Zernike polynomials are widely used as basis functions of image moments. Since Zernike polynomials are orthogonal to each other, Zernike moments can represent properties of an image with no redundancy or overlap of information between the moments. Although Zernike moments are significantly dependent on the scaling and the translation of the object in a region of interest (ROI), their magnitudes are independent of the rotation angle of the object.[7] Thus, they can be utilized to extract features from images that describe the shape characteristics of an object. For instance, Zernike moments are utilized as shape descriptors to classify benign and malignant breast masses.[8][9] Zernike Moments also have been used to quantify shape of osteosarcoma cancer cell lines in single cell level. These quantifiers of cell shape have been used to distinguish between high invasive cancer cell lines from low invasive lines.[10]

Higher dimensions

The concept translates to higher dimensions D if multinomials ${\displaystyle x_{1}^{i}x_{2}^{j}\cdots x_{D}^{k}}$ in Cartesian coordinates are converted to hyperspherical coordinates, ${\displaystyle \rho ^{s},s\leq D}$, multiplied by a product of Jacobi polynomials of the angular variables. In ${\displaystyle D=3}$ dimensions, the angular variables are spherical harmonics, for example. Linear combinations of the powers ${\displaystyle \rho ^{s}}$ define an orthogonal basis ${\displaystyle R_{n}^{(l)}(\rho )}$ satisfying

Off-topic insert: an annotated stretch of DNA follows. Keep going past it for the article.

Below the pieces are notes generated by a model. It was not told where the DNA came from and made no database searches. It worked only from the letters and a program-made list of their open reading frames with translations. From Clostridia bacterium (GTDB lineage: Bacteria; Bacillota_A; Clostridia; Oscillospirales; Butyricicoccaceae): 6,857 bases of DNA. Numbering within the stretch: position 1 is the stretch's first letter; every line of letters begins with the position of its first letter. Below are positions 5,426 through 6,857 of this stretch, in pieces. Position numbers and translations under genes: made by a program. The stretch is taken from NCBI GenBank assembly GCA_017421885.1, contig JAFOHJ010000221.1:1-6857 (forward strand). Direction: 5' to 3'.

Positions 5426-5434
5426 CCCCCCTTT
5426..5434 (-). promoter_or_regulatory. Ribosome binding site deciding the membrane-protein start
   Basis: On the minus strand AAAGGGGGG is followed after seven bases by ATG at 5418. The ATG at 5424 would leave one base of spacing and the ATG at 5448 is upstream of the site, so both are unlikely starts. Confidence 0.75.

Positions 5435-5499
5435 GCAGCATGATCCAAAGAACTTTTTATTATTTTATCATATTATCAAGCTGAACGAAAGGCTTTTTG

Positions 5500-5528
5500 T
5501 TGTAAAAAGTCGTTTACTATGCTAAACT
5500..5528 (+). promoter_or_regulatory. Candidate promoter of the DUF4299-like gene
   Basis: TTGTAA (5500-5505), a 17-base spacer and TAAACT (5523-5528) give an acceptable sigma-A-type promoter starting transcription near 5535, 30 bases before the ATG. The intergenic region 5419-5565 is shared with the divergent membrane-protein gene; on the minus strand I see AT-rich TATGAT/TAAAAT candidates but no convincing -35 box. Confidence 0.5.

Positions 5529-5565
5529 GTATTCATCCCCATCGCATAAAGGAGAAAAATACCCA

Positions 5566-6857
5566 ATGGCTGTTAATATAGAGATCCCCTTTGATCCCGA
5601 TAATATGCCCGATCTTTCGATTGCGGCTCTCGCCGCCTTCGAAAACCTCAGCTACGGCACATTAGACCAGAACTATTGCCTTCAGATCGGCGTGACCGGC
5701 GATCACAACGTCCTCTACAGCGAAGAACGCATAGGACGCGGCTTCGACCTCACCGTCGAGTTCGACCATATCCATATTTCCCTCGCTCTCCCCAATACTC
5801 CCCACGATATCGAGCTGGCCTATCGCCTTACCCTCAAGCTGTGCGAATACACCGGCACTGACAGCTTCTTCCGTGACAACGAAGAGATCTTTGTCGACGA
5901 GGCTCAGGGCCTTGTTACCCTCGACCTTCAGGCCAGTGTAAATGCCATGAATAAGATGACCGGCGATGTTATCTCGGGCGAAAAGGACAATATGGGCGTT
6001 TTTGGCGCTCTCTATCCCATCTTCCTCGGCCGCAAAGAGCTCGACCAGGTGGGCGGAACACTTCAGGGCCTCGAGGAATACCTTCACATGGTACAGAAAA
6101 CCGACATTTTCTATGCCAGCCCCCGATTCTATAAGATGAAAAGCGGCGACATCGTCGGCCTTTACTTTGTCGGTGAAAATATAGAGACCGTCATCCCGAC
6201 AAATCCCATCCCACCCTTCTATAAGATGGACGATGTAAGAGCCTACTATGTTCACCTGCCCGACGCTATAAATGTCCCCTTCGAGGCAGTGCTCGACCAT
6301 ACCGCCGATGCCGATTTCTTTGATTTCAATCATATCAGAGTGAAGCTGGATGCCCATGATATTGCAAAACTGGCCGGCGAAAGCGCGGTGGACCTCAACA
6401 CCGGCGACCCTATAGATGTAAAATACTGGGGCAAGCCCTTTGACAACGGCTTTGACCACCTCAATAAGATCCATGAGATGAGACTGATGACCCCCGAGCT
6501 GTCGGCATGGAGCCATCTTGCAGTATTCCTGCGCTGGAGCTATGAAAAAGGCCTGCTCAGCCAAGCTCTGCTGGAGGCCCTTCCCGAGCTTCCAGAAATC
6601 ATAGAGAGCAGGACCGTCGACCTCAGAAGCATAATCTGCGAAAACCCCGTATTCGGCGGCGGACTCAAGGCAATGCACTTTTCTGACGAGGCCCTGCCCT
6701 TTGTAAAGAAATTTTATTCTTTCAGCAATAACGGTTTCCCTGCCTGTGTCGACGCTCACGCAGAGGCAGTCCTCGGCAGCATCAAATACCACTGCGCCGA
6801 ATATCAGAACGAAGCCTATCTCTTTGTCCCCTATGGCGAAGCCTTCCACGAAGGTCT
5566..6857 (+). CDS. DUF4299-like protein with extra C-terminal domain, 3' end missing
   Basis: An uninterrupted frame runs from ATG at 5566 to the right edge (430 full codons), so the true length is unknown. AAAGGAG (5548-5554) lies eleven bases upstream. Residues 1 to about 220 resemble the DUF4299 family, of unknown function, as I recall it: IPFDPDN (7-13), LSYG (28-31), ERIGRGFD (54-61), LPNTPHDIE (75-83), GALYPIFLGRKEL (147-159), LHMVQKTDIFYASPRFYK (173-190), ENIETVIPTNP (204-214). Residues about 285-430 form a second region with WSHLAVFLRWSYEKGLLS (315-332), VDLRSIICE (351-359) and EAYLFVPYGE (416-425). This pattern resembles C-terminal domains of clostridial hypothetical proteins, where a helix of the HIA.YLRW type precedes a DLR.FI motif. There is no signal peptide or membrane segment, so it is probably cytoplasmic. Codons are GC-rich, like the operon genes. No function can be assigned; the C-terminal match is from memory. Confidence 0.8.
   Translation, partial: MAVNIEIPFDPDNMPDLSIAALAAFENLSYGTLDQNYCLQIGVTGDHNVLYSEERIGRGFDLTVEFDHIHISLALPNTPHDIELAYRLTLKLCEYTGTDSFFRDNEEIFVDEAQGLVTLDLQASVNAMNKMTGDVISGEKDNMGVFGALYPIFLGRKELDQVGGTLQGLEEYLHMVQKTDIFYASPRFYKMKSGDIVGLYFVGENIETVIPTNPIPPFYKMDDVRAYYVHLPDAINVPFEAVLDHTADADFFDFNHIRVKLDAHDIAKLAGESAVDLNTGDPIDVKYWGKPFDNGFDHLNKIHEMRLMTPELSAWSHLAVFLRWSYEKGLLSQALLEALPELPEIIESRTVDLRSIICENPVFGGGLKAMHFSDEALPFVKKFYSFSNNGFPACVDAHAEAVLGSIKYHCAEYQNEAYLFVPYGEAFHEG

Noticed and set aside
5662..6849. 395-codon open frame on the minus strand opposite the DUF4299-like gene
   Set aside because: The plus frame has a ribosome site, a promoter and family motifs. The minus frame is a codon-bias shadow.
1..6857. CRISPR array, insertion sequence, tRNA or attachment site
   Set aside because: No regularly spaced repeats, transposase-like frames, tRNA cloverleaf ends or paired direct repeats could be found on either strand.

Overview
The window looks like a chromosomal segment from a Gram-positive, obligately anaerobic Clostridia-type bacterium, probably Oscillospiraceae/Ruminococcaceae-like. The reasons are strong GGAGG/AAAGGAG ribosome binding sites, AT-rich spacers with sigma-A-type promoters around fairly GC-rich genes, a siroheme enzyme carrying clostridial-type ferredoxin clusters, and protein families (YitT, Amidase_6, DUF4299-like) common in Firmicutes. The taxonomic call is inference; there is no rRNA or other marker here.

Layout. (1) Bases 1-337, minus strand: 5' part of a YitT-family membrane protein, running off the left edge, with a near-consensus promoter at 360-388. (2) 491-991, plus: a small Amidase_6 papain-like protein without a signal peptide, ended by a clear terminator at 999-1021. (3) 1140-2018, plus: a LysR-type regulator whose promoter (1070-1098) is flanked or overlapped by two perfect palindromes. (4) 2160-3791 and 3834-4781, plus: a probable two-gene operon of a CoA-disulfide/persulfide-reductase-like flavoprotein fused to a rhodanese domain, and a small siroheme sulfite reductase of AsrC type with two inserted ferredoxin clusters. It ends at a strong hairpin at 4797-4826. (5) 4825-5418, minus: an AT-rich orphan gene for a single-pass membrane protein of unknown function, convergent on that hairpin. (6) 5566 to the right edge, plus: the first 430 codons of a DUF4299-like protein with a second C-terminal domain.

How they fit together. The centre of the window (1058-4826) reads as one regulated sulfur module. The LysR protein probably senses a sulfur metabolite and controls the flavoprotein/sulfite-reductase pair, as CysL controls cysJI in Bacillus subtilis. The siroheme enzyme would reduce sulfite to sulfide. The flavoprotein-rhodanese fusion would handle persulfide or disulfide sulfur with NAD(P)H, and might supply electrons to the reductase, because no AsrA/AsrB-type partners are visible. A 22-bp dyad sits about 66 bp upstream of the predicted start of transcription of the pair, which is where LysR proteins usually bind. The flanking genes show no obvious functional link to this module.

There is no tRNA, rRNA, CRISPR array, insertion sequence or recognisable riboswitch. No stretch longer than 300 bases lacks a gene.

${\displaystyle \int _{0}^{1}\rho ^{D-1}R_{n}^{(l)}(\rho )R_{n'}^{(l)}(\rho )d\rho =\delta _{n,n'}}$.

(Note that a factor ${\displaystyle {\sqrt {2n+D}}}$ is absorbed in the definition of R here, whereas in ${\displaystyle D=2}$ the normalization is chosen slightly differently. This is largely a matter of taste, depending on whether one wishes to maintain an integer set of coefficients or prefers tighter formulas if the orthogonalization is involved.) The explicit representation is

{\displaystyle {\begin{aligned}R_{n}^{(l)}(\rho )&={\sqrt {2n+D}}\sum _{s=0}^{\tfrac {n-l}{2}}(-1)^{s}{{\tfrac {n-l}{2}} \choose s}{n-s-1+{\tfrac {D}{2}} \choose {\tfrac {n-l}{2}}}\rho ^{n-2s}\\&=(-1)^{\tfrac {n-l}{2}}{\sqrt {2n+D}}\sum _{s=0}^{\tfrac {n-l}{2}}(-1)^{s}{{\tfrac {n-l}{2}} \choose s}{s-1+{\tfrac {n+l+D}{2}} \choose {\tfrac {n-l}{2}}}\rho ^{2s+l}\\&=(-1)^{\tfrac {n-l}{2}}{\sqrt {2n+D}}{{\tfrac {n+l+D}{2}}-1 \choose {\tfrac {n-l}{2}}}\rho ^{l}\ {}_{2}F_{1}\left(-{\tfrac {n-l}{2}},{\tfrac {n+l+D}{2}};l+{\tfrac {D}{2}};\rho ^{2}\right)\end{aligned}}}

for even ${\displaystyle n-l\geq 0}$, else identical to zero.